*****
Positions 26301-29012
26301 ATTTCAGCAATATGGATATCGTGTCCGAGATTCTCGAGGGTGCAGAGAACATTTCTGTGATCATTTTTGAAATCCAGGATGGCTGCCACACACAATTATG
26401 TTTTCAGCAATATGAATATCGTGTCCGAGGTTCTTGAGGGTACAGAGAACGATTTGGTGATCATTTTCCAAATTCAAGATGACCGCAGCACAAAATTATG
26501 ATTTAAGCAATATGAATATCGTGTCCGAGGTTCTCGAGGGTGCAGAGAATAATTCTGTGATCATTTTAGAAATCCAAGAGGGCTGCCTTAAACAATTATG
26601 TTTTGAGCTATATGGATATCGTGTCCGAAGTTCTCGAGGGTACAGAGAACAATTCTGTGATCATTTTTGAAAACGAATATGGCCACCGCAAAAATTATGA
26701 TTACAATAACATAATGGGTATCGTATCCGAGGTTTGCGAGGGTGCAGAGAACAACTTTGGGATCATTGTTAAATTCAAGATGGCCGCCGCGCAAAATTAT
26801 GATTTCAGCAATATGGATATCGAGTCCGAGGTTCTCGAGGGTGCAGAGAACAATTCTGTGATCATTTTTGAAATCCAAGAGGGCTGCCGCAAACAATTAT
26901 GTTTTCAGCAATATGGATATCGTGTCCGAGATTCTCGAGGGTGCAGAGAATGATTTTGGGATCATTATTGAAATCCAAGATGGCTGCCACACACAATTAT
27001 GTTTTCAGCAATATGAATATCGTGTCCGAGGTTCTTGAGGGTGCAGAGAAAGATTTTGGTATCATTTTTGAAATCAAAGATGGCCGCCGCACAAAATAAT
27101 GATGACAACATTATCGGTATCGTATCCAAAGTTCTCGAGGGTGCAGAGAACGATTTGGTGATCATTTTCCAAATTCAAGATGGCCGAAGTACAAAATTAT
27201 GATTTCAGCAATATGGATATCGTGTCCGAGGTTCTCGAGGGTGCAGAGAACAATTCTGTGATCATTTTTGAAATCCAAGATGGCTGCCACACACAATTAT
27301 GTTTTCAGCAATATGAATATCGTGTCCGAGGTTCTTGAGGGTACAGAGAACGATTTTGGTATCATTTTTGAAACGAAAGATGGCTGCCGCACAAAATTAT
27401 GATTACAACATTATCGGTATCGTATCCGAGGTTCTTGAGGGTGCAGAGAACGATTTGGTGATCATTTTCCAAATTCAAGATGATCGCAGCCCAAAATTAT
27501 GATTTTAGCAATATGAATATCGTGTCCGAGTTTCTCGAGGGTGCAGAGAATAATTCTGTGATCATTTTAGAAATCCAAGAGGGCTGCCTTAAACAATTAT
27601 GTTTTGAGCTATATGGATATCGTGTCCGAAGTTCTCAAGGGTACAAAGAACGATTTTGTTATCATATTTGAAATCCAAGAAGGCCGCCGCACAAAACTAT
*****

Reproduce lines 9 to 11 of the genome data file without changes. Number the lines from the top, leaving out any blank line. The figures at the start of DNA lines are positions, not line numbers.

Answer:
27001 GTTTTCAGCAATATGAATATCGTGTCCGAGGTTCTTGAGGGTGCAGAGAAAGATTTTGGTATCATTTTTGAAATCAAAGATGGCCGCCGCACAAAATAAT
27101 GATGACAACATTATCGGTATCGTATCCAAAGTTCTCGAGGGTGCAGAGAACGATTTGGTGATCATTTTCCAAATTCAAGATGGCCGAAGTACAAAATTAT
27201 GATTTCAGCAATATGGATATCGTGTCCGAGGTTCTCGAGGGTGCAGAGAACAATTCTGTGATCATTTTTGAAATCCAAGATGGCTGCCACACACAATTAT